Is Cynicism Warranted in These Times?

Anyone who knows me well will tell you that I tend to be optimistic to a fault. Frankly, I find cynics to be boring and, as Clay Claiborne once wrote, cynicism is the vestige of the privileged.

But I can’t deny that, at this moment in time, I’m feeling pretty cynical. How that plays out is that my response to stories like this is “meh.”

North Korea issued a $2 million bill for the hospital care of comatose American Otto Warmbier, insisting that a U.S. official sign a pledge to pay it before being allowed to fly the University of Virginia student from Pyongyang in 2017.

The presentation of the invoice — not previously disclosed by U.S. or North Korean officials — was extraordinarily brazen even for a regime known for its aggressive tactics.

But the main U.S. envoy sent to retrieve Warmbier signed an agreement to pay the medical bill on instructions passed down from President Trump, according to two people familiar with the situation. They spoke on the condition of anonymity because they were not authorized to discuss the matter publicly.

The bill went to the Treasury Department, where it remained — unpaid — throughout 2017, the people said. However, it is unclear whether the Trump administration later paid the bill, or whether it came up during preparations for Trump’s two summits with Kim Jong Un.

Part of my response is that it is difficult to find something to say about Trump’s malfeasance and ignorance that hasn’t already been said. I suspect that goes hand-in-hand with a certain level of outrage fatigue. After over two years of this crap, it is difficult to avoid exhaustion.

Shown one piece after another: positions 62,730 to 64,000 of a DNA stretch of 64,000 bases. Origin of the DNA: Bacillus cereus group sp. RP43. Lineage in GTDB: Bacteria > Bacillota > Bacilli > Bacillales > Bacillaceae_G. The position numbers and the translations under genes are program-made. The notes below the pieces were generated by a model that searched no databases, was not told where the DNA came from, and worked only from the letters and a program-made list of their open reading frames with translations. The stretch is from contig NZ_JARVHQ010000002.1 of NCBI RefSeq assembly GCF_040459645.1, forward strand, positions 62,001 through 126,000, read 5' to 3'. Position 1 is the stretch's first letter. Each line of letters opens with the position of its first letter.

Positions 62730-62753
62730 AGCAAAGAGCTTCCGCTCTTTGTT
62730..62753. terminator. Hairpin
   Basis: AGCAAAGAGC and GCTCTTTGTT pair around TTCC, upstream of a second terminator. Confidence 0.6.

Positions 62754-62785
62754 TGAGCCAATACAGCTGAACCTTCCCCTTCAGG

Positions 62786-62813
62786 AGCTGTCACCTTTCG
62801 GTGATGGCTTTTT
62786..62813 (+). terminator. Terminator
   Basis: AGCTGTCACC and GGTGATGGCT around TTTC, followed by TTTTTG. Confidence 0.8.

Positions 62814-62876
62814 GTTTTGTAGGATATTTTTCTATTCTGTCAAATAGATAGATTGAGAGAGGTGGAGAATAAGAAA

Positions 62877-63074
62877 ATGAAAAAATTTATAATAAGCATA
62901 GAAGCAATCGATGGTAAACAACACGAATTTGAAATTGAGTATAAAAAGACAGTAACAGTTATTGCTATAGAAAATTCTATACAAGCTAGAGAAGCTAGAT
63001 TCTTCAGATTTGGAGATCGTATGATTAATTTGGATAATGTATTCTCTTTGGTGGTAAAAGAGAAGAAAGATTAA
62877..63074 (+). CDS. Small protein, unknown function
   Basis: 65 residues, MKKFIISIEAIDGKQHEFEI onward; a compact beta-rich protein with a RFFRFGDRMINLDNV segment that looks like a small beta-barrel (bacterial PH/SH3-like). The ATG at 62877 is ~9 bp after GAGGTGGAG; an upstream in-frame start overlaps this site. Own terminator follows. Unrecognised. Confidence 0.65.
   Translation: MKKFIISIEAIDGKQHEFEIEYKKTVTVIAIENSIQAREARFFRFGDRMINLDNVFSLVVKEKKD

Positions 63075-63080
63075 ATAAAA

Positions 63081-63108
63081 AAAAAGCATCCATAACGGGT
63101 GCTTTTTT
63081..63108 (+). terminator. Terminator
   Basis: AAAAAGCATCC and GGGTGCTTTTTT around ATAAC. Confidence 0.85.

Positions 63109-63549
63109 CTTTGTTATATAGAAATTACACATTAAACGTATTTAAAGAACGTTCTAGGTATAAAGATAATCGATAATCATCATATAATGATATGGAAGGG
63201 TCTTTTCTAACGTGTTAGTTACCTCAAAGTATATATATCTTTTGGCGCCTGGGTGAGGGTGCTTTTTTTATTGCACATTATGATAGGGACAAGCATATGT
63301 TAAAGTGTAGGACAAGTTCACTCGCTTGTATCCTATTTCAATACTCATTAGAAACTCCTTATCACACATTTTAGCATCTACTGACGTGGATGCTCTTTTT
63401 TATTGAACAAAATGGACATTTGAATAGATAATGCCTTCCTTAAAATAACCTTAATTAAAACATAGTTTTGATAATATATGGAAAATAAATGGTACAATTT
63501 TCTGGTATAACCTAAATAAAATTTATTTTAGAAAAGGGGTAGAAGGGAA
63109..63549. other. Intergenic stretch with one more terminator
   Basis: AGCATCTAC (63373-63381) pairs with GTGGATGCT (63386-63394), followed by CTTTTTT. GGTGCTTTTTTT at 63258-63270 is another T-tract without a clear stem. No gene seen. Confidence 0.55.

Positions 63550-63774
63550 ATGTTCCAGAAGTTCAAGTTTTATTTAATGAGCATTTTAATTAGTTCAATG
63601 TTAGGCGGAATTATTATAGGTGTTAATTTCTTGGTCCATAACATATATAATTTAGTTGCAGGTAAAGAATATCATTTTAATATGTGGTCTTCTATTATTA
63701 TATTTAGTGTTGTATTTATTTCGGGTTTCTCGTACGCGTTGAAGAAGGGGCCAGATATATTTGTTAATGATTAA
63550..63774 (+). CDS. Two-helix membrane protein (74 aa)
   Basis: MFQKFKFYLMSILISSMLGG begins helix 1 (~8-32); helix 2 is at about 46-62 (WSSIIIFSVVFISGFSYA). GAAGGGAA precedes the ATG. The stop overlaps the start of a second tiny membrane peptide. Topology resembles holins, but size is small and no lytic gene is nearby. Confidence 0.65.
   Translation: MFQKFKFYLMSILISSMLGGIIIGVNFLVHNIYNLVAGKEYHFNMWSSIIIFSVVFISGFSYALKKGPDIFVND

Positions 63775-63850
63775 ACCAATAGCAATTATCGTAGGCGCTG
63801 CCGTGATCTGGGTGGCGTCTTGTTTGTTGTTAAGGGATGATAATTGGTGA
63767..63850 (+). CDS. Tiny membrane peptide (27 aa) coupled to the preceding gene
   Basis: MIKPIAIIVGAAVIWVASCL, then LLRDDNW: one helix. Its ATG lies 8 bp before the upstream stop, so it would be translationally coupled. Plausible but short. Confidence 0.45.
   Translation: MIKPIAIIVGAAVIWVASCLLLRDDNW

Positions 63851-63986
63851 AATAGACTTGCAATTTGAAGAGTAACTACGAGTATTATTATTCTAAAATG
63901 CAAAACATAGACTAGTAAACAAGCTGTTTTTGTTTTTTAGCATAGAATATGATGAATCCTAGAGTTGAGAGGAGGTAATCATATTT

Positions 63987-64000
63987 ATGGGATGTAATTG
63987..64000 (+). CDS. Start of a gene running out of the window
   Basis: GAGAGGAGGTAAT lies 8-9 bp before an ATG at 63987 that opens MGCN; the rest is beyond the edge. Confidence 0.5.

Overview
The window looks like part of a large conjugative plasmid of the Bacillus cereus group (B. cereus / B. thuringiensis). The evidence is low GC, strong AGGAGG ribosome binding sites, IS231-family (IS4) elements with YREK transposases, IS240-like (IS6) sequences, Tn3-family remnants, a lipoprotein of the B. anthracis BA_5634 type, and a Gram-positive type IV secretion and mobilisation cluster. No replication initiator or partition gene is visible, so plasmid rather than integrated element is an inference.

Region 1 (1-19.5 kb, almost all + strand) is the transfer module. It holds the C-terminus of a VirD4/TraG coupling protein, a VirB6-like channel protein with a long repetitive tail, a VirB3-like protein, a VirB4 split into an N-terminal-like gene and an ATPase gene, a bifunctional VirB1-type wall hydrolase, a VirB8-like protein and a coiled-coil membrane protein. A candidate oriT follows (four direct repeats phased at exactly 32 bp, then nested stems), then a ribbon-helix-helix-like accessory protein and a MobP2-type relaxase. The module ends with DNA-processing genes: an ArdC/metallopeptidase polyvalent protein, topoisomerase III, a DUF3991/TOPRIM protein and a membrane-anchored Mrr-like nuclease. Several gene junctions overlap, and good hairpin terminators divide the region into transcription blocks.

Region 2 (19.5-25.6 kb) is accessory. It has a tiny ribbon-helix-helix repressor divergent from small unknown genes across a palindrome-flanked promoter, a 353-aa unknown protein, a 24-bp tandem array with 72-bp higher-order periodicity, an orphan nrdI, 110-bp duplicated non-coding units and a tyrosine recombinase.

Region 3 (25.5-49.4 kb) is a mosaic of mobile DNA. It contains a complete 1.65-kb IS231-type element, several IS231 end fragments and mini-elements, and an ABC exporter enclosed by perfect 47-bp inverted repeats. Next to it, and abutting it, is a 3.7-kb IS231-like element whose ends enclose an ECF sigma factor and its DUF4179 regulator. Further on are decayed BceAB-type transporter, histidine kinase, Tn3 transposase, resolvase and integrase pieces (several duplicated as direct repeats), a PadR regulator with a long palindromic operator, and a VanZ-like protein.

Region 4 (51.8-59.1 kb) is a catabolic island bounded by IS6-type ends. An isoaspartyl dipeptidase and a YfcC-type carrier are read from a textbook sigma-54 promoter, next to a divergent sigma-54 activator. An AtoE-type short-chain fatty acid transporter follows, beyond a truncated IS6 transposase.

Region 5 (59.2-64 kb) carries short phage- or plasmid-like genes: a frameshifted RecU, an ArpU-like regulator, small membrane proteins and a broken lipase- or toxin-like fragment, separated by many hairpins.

But I’ve noticed this cynical response to news being more pronounced since the Mueller report was released a week ago. Anyone who read it saw documentation of the most serious abuses of power by a president in this country’s history. How do we simply put that aside and move on to the daily chronicles of outrageous behavior being exhibited by Trump?

Perhaps I’ve reached my limit. It feels like we’re caught on a hamster wheel running round and round while getting nowhere. Some of that is fed by our short attention span coupled with the 24-hour news cycle that keeps us from landing on one thing and following through until something is accomplished. If anything was going to do that, it should be the Mueller report. We should be hammering on it continually until something gives.

I have a hunch that what is behind the cynicism I’m feeling is fear. This country is, as Kamala Harris says, at an inflection point. My optimism has always assumed that we would figure this one out…eventually. But to be honest, I’ve felt some doubt about that over the last few days.

My reprieve right now is that, as the song says, “to everything there is a season.” Perhaps that’s even true of cynicism.

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Nancy LeTourneau

Nancy LeTourneau is a contributing writer for the Washington Monthly. Follow her on Twitter @Smartypants60.